Models, code, and papers for "Ashish Vaswani":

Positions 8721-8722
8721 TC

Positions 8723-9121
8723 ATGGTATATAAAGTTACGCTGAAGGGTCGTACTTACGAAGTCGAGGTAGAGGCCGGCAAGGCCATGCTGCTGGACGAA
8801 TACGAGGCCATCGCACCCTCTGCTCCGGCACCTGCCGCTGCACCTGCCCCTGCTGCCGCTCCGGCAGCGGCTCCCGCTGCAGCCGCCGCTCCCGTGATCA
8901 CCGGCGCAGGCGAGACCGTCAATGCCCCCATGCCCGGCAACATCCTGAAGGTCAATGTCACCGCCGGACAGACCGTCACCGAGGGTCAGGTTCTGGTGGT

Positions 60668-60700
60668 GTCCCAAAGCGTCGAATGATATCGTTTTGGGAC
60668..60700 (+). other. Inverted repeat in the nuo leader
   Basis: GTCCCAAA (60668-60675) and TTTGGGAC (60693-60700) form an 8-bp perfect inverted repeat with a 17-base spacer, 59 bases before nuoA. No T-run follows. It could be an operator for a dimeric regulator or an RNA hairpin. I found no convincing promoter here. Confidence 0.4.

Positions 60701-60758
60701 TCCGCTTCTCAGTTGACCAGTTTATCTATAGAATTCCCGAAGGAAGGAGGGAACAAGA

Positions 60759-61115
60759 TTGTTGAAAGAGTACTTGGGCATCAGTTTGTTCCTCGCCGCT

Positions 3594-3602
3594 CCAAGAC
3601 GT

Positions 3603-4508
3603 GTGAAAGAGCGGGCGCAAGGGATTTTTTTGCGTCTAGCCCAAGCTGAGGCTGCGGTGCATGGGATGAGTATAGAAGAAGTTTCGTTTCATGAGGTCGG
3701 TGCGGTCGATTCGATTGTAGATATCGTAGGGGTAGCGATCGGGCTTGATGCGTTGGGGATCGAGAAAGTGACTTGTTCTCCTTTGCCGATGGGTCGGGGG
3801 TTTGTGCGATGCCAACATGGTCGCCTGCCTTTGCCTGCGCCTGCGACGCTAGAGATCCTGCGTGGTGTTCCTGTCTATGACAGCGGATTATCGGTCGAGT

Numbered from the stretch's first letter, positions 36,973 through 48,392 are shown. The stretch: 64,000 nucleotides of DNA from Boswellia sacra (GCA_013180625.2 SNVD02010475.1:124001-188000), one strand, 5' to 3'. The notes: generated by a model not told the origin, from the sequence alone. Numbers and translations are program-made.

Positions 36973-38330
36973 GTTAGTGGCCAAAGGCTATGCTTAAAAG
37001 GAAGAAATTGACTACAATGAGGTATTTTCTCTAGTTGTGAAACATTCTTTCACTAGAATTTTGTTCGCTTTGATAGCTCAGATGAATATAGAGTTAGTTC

Relying entirely on an attention mechanism, the Transformer introduced by Vaswani et al. (2017) achieves state-of-the-art results for machine translation. In contrast to recurrent and convolutional neural networks, it does not explicitly model relative or absolute position information in its structure. Instead, it requires adding representations of absolute positions to its inputs. In this work we present an alternative approach, extending the self-attention mechanism to efficiently consider representations of the relative positions, or distances between sequence elements. On the WMT 2014 English-to-German and English-to-French translation tasks, this approach yields improvements of 1.3 BLEU and 0.3 BLEU over absolute position representations, respectively. Notably, we observe that combining relative and absolute position representations yields no further improvement in translation quality. We describe an efficient implementation of our method and cast it as an instance of relation-aware self-attention mechanisms that can generalize to arbitrary graph-labeled inputs.